Martha Dorris

GCN AWARDS | Civilian Executive of the Year

Martha Dorris propels GSA into a new-media age

Effort to incorporate Web 2.0 and social media tools puts agency ahead of the curve

It’s not easy keeping up with Martha Dorris. Just ask her colleagues.

“She is constantly traveling at about 100 miles an hour,” said Kenneth Allen, executive director of the American Council for Technology/Industry Advisory Council. “She never slows down for a minute, and not just in her professional life. She’s constantly on the go. I don’t think Martha knows how to slow down and rest. I’m not sure when she sleeps.”

The Martha Dorris file

Personal motto: Live each day like it's your last!

Mentors: Frank McDonough (former deputy associate administrator of GSA's Office of Intergovernmental Solutions, Office of Governmentwide Policy) and Marty Wagner (former deputy commissioner of GSA’s Federal Acquisition Service and associate administrator of the Office of Governmentwide Policy).

Best advice I was ever given: "Work had, do your best and treat others the way you want to be treated, and success will come your way."

“We don’t keep up with her,” said Darlene Meskell, director of intergovernmental solutions at the General Services Administration’s Office of Citizen Services and Communications. “We try to stay out of her way. We have grown to dread her idea storms because it means we have a lot more work to do.”


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Meskell was kidding about the idea storms, but she did say Dorris is “always thinking, she’s always involved and always pushing the envelope. She is always looking to do a little more of everything.”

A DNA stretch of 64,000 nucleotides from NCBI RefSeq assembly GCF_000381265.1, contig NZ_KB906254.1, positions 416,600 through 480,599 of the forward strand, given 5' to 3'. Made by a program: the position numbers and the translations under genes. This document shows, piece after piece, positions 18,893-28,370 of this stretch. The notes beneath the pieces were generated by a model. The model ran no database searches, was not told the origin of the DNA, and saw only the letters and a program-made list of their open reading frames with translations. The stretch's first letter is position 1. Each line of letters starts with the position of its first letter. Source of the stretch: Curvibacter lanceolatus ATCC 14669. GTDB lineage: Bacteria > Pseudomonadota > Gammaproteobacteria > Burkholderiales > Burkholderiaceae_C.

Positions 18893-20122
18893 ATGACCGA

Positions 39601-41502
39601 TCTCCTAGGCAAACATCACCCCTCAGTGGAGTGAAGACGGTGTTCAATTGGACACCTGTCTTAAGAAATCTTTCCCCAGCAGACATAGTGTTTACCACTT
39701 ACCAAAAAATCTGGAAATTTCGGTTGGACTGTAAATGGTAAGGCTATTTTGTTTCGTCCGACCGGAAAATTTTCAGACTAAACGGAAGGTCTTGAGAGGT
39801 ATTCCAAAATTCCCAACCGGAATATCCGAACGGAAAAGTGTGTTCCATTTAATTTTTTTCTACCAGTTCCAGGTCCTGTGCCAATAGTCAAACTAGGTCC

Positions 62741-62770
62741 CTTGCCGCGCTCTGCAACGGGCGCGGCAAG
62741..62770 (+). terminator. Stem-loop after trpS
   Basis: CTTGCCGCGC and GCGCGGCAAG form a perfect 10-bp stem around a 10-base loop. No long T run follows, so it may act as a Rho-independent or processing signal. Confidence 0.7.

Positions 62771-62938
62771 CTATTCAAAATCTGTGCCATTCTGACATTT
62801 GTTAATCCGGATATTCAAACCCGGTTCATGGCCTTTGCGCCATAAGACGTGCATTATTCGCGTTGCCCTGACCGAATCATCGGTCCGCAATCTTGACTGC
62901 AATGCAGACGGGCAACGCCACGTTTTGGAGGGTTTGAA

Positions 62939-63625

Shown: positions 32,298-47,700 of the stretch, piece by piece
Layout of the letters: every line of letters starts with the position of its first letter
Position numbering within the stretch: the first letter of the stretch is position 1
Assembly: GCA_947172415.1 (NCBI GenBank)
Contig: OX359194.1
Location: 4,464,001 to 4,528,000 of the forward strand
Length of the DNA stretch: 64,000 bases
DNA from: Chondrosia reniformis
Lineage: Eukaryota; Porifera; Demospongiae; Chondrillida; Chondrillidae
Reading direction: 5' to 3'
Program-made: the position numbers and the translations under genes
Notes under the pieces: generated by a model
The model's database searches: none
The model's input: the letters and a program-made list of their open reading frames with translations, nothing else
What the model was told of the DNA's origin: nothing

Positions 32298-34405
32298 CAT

Dorris, deputy associate administrator of OCSC and former president of the American Council for Technology, isn’t so sure about the exact speed. “I don’t feel like I go 100 miles an hour, but people think I do,” she said. “I feel like I’m a person never satisfied with where we are, so I’m always trying to take two seconds off the clock.”

One way Dorris pushes the envelope is through the deployment of leading-edge technologies at OCSC, an effort that has put GSA ahead of other federal agencies in the tech game in the view of many observers. “She has just done an amazing job [at GSA] at pushing the boundaries through using technology to build the relationship between government and citizens,” Allen said.

Under Dorris’ leadership this year, to cite a prominent example, GSA shifted USA.gov, the federal government’s behemoth information portal, to a cloud computing platform. The move is expected to slash management costs and provide the site with a more flexible infrastructure. But it wasn’t just a question of flipping on a new technology like a switch. GSA officials had to overcome a bugbear familiar to government IT executives — organizational or cultural resistance, Dorris said.

“Most [of the challenges] were internal within my own office,” she said. “The typical cultural issues were around people not having the servers under their desks anymore…[but] I think moving USA.gov to the cloud was a great accomplishment. It was amazing that we did what we did.”

Dorris also is an indefatigable advocate of using Web 2.0 and social media tools to connect with the government’s constituents, incorporating Facebook, Twitter and YouTube pages into OCSC’s portfolio of sites. “Our traffic is growing tremendously in those areas,” she said.

But introducing Web 2.0 applications and social media also involves obstacles. For instance, a few years ago, when officials wanted to launch a USA.gov project involving YouTube, they went to GSA’s legal department for review. The lawyers, Dorris recalled, asked: “What is YouTube?”